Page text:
A host of experts, community leaders and elected officials came together for a two-hour live discussion about the Angel Stadium land sale sponsored by Voice of OC last week, with many criticizing the lack of transparency around the deal and the reduced price tag.
The LA Angels along with the Anaheim Chamber of Commerce and city council members and spokesman were all invited to join the panel.
None opted to publicly defend the stadium deal.
City Council members are expected to begin finalizing the deal at their Tuesday meeting, when a series of development agreements are up for a vote.
Only two current council members – on the dissenting side of stadium votes – participated in the debate last Thursday. Two members of the state legislature, State Assemblyman Tom Daley and State Senator Tom Umberg, opted to join in along with former Mayor Tom Tait.
Public debates on the stadium have been rare in recent years and the city’s negotiations have been conducted entirely in secret.
“The public has a right to be involved. The city has argued that they can have those discussions in closed sessions. They can’t. They can not decide whether to sell or whether to lease in private. That decision has to be made public,” said Open Government Attorney Kelly Aviles.
Aviles represents a group of Anaheim residents suing the city for allegedly failing to follow state transparency law when the stadium sale was negotiated. The lawsuit is looking to overturn the land sale vote and have Anaheim City Councilmembers redo the entire process in public.
The live discussion is part of an ongoing effort by Voice of OC to engage the public in key local government debates. The video has so far gathered over 3,000 views and is available on the Voice of OC Facebook page and On OC podcast page.
Some people said Anaheim isn’t getting its money’s worth by selling the roughly 150-acre land, along with the stadium, for $150 million.
“There is nothing about this deal that benefits the residents and that is what I’m hearing from residents over and over again,” said Anaheim resident and council candidate Jeanine Robbins.
And others, like former Mayor Tom Tait, criticized the roughly $170 million to subsidize 466 affordable housing units and a seven-acre park. The amount, called “community benefits credits” by city officials, was taken off the $320 million price tag.
The original price was $325 million for 153 acres, but the amount was secretly reduced by $5 million so the city can hold onto a couple acres for a fire station and water well.
“Everybody knows that just the land alone is worth more than $1 million an acre,” Tait said. “Everyone’s going to sober up pretty quickly when the city has to start cutting services.”
UC Irvine economist Ami Glazer said the park development is a benefit to SRB Management, who’s buying the land. The freshly minted company is headed up by Angels owner Arte Moreno.
“Let’s talk about the fire station and the park. They both increase property value,” Glazer said. “Private developers — I know the Irvine company, FivePoint Communities, they build parks, they give land for schools because it increases the price of which they can sell their own residences.”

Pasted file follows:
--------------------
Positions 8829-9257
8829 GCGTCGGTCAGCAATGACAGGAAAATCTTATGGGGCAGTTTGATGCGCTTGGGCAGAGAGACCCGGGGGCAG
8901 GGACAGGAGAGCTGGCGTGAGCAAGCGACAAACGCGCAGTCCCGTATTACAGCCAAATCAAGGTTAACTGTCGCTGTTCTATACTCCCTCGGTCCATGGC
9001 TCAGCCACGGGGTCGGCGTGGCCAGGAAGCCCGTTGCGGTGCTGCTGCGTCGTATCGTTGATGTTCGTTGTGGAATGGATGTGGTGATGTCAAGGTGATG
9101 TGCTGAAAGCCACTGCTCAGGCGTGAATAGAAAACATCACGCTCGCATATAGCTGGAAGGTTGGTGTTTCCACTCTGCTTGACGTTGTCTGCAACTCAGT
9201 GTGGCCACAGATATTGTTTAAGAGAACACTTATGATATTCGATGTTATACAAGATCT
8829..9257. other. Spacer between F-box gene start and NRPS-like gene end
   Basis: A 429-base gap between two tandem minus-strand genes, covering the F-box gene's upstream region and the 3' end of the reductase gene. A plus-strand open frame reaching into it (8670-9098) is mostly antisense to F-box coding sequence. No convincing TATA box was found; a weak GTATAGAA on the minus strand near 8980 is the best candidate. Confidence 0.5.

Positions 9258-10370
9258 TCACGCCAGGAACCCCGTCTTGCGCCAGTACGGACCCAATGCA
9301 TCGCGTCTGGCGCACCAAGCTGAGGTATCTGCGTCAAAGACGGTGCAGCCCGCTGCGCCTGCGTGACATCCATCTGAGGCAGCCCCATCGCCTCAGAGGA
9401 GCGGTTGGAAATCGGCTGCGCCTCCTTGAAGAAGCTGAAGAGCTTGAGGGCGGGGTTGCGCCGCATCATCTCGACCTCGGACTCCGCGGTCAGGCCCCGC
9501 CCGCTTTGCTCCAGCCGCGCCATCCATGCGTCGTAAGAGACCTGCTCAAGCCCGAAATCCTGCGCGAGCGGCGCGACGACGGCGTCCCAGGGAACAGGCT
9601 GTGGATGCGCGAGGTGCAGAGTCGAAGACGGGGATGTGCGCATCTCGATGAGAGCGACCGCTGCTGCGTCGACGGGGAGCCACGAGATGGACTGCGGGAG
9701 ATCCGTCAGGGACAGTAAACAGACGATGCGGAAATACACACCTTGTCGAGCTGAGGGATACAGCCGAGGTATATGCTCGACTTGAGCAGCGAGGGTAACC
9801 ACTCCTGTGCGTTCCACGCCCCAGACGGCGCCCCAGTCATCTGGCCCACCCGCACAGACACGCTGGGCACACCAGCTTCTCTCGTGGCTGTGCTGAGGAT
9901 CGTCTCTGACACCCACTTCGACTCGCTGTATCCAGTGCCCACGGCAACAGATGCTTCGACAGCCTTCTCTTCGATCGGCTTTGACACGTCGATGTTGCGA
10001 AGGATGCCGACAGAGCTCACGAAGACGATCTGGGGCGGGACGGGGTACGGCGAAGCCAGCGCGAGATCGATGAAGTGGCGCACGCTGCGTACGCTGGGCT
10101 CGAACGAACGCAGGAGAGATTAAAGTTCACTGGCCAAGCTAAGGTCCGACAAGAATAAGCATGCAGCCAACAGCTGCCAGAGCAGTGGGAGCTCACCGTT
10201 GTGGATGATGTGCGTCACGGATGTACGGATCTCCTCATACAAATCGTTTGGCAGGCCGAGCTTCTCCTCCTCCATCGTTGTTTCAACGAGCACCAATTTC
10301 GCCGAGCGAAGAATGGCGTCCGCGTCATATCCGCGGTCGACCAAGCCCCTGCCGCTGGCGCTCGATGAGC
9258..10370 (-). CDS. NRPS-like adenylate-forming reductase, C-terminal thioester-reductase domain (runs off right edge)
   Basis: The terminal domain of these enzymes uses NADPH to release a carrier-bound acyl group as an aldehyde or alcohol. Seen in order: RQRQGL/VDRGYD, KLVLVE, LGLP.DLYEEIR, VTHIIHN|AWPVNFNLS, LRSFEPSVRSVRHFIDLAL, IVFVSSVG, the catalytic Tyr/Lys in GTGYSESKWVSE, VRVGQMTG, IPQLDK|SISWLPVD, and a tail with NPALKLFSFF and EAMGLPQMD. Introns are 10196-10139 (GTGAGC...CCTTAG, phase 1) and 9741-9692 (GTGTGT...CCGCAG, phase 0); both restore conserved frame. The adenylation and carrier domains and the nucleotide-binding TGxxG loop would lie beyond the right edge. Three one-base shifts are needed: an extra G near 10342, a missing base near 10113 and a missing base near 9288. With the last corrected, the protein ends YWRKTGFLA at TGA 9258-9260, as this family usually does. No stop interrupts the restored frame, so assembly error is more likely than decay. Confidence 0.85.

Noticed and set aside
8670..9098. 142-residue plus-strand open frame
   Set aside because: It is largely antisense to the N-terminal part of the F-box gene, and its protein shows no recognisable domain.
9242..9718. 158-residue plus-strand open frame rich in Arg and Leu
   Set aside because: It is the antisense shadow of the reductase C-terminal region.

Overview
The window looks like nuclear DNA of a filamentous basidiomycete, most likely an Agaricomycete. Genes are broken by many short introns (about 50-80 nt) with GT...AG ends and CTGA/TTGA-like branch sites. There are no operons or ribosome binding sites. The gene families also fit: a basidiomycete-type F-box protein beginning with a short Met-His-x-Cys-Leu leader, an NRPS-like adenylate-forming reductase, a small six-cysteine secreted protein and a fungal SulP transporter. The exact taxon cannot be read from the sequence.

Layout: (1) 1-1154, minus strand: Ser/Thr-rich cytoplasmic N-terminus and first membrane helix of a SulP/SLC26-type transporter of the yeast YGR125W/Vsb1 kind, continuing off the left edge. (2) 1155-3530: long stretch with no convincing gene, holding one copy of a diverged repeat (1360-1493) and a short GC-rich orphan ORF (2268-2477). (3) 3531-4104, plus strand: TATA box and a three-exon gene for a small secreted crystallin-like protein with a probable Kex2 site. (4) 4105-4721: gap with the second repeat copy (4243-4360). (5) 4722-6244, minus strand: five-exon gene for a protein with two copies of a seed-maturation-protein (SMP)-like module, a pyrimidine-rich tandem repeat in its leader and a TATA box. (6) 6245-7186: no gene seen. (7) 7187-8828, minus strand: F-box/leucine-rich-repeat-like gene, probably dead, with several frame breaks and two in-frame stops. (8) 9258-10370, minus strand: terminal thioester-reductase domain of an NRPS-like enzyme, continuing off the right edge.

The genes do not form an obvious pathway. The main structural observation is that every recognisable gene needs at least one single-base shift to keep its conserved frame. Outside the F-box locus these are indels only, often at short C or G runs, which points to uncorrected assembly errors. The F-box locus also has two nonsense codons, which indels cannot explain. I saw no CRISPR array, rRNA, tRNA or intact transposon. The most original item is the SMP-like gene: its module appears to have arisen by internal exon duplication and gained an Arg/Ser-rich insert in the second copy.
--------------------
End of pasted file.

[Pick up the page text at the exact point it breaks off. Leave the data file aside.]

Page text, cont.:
So the idea the park is a benefit to the city and not at all to the developers doesn’t sound right,” he said.
Neil deMause, a Brooklyn-based reporter who wrote the stadium financing book “Field of Schemes,” said he likely hasn’t seen a deal that automatically takes money off the price tag for housing and a park.
“I don’t know that I’ve heard of something quite like this,” deMause said.
deMause, who runs a website by the same name of his book, regularly tracks stadium deals and negotiations around the country.
He also said nobody has been recalled from office for not signing a stadium deal.
“There are a handful of people who are booted out of public office for approving stadium deals. There is not a single mayor who’s ever been voted out just because they turned down a deal. And I think that’s really remarkable,” deMause said.
He also runs a website of the same name that tracks stadium deals across the country.
Seniors from Ranch La Paz mobile home park are currently collecting signatures in an effort to recall Mayor Harry Sidhu for refusing to push for rent control when they were facing rent spikes last year.
The seniors are also pushing for the recall because of the stadium deal.
“The local city councils are just simply outgunned,” said Victor Matheson, an economist at the College of the Holy Cross in Massachusetts.
Matheson specializes in tracking stadium deals and negotiations.
“A city council person has to know lots of things about lots of things, but their ability to go in-depth about the value of a sports property is limited,” he said. “The Angels, that’s literally their full-time job to figure out what the value of the Angels is.”
Anaheim City Councilman Jose Moreno said the jobs the stadium sale would provide will likely add to the poverty rate.
“In a city where we already have a great need for low income, extreme low-income housing, if we are going to add 25,000 jobs largely to retail, hotel, janitorial maintenance at the stadium, it seems we are going to add more working poverty to the city,” Moreno said.
Tait denounced the lack of transparency from the city council and encouraged the people of Anaheim to get involved.
“I think what people need to do is let those council members know that this is not acceptable,” Tait said. “That land, that stadium, the grove belong to the people of Anaheim.”
Caitlin Bartusick is the Voice of OC Deputy Digital Editor. You can reach her at email@example.com